Sydney, Nov 20 (IANS) Former Australia cricketer Greg Chappell is expecting pacer Pat Cummins to be announced as the next Test captain of Australia.
He added that apart from being the captain, Cummins will also have to take up responsibility of rebuilding faith in the job as well as in Australian cricket.
Chappell’s comments come after Australia started their hunt for a new Test skipper after Tim Paine’s unceremonious exit due to an off-field scandal, especially with just 18 days left for the first Test at Brisbane to begin.
“The fortunate thing is that in Pat Cummins, they have an excellent candidate, ready to go. I expect Cummins to be announced as the 47th Australian men’s Test captain. Like Paine before him, Cummins will be required to not merely lead the team but again rebuild faith in the role and Australian cricket,” wrote Chappell in his column for The Sydney Morning Herald on Saturday.
Chappell pointed out that Cummins is blessed with an excellent cricketing brain and prefers to talk through his performances.
“Pat is extremely intelligent, an outstanding player and has an excellent cricket brain, so is ideal for the role. Besides, he is not lippy, preferring the bat and ball to do the talking. Naturally athletic, a terrific fielder with a rocket arm, I expect him to improve in leaps and bounds as a batter with the responsibility of captaincy. He is easily the world’s best No.8 batter currently, but capable of batting a notch higher.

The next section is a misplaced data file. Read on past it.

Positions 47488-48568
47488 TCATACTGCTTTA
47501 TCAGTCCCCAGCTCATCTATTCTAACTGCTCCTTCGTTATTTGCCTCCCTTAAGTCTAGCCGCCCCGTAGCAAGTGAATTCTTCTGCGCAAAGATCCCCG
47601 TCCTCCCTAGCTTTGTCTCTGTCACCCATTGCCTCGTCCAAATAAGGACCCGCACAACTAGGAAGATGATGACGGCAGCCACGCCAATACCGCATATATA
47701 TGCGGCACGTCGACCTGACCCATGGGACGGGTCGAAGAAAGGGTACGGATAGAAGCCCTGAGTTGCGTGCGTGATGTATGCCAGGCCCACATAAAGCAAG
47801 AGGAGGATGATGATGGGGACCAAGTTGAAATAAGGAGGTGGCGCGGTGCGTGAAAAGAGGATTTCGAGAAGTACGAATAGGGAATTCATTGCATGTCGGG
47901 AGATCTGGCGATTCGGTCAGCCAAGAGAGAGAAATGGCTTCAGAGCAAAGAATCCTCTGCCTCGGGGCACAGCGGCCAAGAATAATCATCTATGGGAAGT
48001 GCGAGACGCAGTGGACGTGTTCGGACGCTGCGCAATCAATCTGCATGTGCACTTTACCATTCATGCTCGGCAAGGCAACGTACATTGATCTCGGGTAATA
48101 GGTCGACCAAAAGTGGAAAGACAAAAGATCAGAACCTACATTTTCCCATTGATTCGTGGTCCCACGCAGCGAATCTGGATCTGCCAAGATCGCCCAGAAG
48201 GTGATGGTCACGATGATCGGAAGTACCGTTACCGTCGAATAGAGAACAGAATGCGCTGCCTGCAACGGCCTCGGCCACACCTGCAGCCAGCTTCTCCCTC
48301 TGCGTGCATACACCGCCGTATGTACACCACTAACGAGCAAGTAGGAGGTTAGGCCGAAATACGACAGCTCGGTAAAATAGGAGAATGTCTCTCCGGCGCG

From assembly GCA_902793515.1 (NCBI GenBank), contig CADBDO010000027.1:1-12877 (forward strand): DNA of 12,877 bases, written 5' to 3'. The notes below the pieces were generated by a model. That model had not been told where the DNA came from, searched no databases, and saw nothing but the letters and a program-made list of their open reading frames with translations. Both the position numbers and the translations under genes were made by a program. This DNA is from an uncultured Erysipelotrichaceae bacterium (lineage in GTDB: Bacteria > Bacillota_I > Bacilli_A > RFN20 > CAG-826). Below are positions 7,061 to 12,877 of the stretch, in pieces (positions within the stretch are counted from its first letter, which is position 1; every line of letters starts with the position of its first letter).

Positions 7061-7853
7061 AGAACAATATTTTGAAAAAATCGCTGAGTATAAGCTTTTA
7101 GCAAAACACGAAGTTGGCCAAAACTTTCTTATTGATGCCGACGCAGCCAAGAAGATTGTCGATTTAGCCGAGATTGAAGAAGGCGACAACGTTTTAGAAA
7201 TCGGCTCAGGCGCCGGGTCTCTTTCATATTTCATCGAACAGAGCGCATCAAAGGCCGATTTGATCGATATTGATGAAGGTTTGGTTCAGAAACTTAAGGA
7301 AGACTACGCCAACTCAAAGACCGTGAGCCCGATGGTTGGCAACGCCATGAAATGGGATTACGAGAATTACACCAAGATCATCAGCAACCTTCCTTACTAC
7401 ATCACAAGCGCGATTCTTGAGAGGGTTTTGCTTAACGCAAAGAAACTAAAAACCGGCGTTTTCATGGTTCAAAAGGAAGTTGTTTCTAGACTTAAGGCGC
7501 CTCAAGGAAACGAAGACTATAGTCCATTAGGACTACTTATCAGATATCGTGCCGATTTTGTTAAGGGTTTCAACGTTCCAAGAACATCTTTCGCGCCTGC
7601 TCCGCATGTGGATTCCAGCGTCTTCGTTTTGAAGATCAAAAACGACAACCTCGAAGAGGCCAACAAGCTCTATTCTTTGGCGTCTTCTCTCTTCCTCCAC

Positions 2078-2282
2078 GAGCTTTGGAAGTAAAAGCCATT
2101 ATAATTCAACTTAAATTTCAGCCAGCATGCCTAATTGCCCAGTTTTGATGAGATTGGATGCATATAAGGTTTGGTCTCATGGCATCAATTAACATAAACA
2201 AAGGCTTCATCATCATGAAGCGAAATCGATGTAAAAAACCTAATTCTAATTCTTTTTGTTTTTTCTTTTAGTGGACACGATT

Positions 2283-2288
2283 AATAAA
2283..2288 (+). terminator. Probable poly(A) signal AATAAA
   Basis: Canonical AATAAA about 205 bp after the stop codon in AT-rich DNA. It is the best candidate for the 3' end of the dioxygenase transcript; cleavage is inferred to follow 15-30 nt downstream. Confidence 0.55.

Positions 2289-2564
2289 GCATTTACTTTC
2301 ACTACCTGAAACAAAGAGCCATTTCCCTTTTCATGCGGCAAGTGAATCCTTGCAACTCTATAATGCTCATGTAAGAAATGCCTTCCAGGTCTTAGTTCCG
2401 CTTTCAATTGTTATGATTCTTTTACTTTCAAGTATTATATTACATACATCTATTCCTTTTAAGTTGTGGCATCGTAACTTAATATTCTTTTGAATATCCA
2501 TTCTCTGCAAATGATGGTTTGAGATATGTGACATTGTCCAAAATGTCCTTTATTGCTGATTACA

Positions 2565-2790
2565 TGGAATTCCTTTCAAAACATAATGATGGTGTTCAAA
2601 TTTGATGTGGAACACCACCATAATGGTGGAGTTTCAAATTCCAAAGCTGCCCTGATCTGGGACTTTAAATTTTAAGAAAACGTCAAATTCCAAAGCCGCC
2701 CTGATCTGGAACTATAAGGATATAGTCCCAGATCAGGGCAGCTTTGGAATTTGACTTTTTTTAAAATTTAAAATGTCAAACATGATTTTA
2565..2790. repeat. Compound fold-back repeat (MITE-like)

“The captain traditionally fields close to the wicket to control proceedings. Cummins is such a brilliant all-round fielder that he can be close to his bowlers, instead of the outfield pastures usually favoured by fast bowlers. Crowds love him and see him for what he is — a cleanskin, who always bowls his heart out for Australia and a resilient chap who has overcome injury challenges with sheer perseverance, dedication and dint of character.”
While being appreciative of what Cummins brings to the table, Chappell is worried about his workload growing manifolds due to Test captaincy. In the 2019 Ashes in England, where Australia retained the urn in a 2-2 draw, Cummins had played all five matches.
“My biggest fear? The workload, which could preclude him playing a full, five-Test series, without a rest. So, it would be interesting to see who is appointed as his deputy. Cummins will also have to learn to use himself judiciously and neither over-bowl nor under-bowl. It is imperative that the seniors in the team advise him, in a timely manner. All of which leaves the selectors with another conundrum when it comes to choosing the side for the coming series.”
The 73-year-old feels that with Cummins being an inexperienced captain, seniors like David Warner can help him with decision making.
“Obviously, there is a question mark about his lack of captaincy experience, but there are enough old hands around him to help when required. For instance, David Warner has been an outstanding captain of his Twenty20 franchise in the high-pressure cauldron of the IPL, and even led them to a tournament win, so he can be depended upon to contribute constructively.”